The greatest wildlife show on earth — the Great Wildebeest Migration in the plains of East Africa is one of the world’s most thrilling, intriguing and spectacular displays of wildlife behaviour. As such, our travellers place great timing importance on having the best front row seats to see the event.
Masai Mara is the most noted location of the wildebeest migration due to its famed Mara River crossings, and this has led to some misunderstandings about the migration itself.
The migration is an ongoing movement of animals that takes place throughout the year. It occurs within an area that is known as the “Serengeti ecosystem.” The 40,000-square mile area is defined by Masai Mara National Reserve in the north and, in the south, Ndutu, Ngorongoro Conservation Area and Maswa Game Reserve in Tanzania. The central, eastern and western areas include Grumeti Reserve, Loliondo, the official Serengeti National Park including part of the southern expanse of Kusini and other protected areas.
The great migration is not a singular, isolated event. Instead, the phrase describes the constant movement of over 1.5 million wildebeests and hundreds of thousands of zebras, as well as elands and gazelles.
As with other wildlife, the purpose of the movement is the search for pasture and water. When supplies of these vital resources are depleted in one area, the animals move to another area where water, grasses and other food sources are plentiful.
The Great Migration Drama
Step into a real-world nature documentary of African Safaris. As you traverse the vast landscape of Masai Mara National Reserve from July to October, your Hitch A Hike Adventures guide excitedly points to a dust cloud billowing on the horizon. Your gaze stays fixated as your anticipation builds.
What magnificent scene awaits? As your safari vehicle draws near the source of the aerial disturbance, you feel a slight trembling on the ground. Suddenly, the immense shapes of wildebeests begin to emerge from the dust. A chaotic mix of hoofs, grey-black fur, white beards, tails and short manes thunder across the plains. As you pass the herd, flashes of black and white signify the presence of zebras. Following the direction of their heading, you see a seemingly endless number of the same creatures grazing upon shades of emerald-green grasses. As your guide cautiously approaches the animals, a distinctive landmark reveals itself just beyond a hill crest – the Mara River.
Your guide takes you to an exceptional vantage point where the Mara River lies just a short distance away. The energy in the air is palpable. Dozens of wildebeests stand along a ledge just above the river, stomping and grunting in anticipation. As you ponder their hesitation, you look to the river itself.
The massive volume of water rushes past to create a treacherous challenge for even the strongest of the wildebeests. You also notice several stealthy animals – ferocious crocodiles trolling the water, awaiting the onrush of their prey. As the wildebeests become more restless, you know that the time is growing closer. Suddenly, without any warning, the first gnu stumbles down the ledge, its body twisting and contorting. With a final desperate jump, it lands in the muddied water of the Mara River. With eyes wide from panic, the animal begins its solo journey across the river. Thousands of more wildebeests follow in an onslaught of movement, transforming the swirling river into a frenzy of splashing water, drowning calves and battling prey and ferocious predators like crocodiles.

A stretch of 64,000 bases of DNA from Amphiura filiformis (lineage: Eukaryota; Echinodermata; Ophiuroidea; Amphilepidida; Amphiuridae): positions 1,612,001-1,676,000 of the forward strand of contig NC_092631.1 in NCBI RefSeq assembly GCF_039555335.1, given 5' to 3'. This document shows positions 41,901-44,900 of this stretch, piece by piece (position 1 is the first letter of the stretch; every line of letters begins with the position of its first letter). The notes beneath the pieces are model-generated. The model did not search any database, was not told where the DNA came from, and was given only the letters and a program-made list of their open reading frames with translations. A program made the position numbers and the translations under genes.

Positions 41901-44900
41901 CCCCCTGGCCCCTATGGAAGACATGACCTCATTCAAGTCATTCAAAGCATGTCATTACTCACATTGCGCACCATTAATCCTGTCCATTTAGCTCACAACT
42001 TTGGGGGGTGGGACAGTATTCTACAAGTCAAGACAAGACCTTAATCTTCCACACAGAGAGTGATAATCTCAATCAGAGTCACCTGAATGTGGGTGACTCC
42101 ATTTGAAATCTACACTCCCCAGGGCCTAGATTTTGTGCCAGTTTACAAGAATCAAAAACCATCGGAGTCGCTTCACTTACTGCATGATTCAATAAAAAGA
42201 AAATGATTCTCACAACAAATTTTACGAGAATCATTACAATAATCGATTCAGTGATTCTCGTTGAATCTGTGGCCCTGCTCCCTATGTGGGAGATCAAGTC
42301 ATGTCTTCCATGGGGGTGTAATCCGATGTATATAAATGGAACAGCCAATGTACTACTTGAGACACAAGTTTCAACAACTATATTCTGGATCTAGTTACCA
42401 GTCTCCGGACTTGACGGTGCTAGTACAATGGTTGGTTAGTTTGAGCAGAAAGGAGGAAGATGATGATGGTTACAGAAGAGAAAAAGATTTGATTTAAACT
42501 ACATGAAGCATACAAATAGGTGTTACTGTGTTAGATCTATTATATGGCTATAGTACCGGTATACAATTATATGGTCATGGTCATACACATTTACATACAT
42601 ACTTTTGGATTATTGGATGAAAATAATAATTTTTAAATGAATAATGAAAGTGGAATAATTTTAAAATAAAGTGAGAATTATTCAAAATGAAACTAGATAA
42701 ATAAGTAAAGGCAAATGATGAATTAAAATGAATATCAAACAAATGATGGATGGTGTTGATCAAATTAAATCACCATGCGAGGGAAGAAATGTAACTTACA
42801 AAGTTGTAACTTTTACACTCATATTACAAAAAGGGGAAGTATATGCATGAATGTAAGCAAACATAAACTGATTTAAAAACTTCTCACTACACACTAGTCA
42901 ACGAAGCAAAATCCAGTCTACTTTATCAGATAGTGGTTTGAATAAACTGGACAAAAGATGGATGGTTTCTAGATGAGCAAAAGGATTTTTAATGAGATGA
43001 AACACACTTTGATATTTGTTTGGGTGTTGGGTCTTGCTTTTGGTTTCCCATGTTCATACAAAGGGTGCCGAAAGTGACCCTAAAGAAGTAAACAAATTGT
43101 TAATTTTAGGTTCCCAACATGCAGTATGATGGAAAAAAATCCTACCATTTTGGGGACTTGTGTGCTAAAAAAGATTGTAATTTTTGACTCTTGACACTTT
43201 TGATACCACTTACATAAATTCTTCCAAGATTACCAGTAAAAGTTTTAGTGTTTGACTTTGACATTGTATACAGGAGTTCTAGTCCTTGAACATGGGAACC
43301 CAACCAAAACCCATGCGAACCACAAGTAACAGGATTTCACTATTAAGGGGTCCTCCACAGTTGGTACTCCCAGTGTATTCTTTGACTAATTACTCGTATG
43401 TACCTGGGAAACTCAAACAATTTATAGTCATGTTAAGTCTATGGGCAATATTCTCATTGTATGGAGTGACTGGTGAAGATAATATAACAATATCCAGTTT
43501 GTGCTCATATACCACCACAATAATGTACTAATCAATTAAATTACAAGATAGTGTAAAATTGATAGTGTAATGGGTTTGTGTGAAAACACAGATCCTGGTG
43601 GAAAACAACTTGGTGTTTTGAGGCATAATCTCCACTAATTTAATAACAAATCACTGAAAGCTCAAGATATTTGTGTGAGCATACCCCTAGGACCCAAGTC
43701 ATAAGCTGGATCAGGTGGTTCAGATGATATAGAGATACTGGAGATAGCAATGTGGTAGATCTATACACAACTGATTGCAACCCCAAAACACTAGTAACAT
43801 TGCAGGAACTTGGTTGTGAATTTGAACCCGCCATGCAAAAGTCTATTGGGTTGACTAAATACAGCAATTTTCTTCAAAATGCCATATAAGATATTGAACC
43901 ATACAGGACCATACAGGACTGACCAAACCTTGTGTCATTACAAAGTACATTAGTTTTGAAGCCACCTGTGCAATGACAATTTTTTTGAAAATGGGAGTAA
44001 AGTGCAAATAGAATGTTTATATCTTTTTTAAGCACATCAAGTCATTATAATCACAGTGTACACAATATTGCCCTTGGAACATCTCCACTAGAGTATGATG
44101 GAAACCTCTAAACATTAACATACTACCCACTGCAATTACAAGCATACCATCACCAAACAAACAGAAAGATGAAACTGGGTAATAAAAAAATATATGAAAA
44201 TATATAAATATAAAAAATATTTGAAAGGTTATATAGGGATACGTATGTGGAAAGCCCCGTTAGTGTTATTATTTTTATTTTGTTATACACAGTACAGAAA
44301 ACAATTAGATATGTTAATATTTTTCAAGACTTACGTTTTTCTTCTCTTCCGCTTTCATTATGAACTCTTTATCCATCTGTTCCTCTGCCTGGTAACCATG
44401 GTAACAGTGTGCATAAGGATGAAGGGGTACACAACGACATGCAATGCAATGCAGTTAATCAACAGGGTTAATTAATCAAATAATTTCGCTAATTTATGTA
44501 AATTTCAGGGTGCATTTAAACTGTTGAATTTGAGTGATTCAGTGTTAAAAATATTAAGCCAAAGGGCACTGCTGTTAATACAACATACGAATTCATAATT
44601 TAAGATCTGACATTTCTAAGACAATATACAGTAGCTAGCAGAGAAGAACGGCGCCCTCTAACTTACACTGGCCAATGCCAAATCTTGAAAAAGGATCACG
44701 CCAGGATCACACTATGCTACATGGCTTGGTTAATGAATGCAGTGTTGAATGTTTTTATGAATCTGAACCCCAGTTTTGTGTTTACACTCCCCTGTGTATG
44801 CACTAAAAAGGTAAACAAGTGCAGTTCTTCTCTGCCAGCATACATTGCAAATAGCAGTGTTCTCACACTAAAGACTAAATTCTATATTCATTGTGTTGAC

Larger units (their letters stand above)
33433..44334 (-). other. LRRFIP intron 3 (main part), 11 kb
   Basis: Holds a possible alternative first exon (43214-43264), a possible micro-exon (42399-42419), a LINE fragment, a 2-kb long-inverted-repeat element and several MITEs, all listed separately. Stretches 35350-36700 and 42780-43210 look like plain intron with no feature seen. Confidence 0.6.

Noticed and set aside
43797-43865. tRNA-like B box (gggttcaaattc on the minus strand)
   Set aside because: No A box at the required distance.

The river fills with carcasses of the hundreds that were too weak or slow to make the crossing, and gigantic vultures begin to feed on the bodies at the banks. Joy fills your heart, though, as you see a mother help her exhausted calf climb the slippery slope on the other side of the river. Just as quickly as the crossing began, the wildebeest herd disappears into the distance on their never-ending journey for Kenya’ richest grazing grounds.
Best Time To See The Great Migration
Kenya and Tanzania don’t have the traditional Western four seasons of spring, summer, fall, and winter. Instead, the seasons are mostly divided into a wet and dry season, with mini-wet and dry seasons happening in between. June to September is the dry season. Temperatures are warm and rain is infrequent according to GoAway. The low rains begin in late October followed by the mini-dry season, while the true wet season is April through May.
The best time to see the Great Migration is during the dry season, between July and early October. It’s warm, the weather is stable, and animals are abundant. The sparse vegetation and dried-up waterways force the animals to head up north to find food and drink.
If you visit in November or December, you’ll still see wildebeest and zebra, but the movements will not be as pronounced as during July and August. Just be sure to avoid April and May if you’re hoping to catch the Migration. The animals haven’t left the southwest yet and the torrential rains flood the Serengeti and make travel difficult.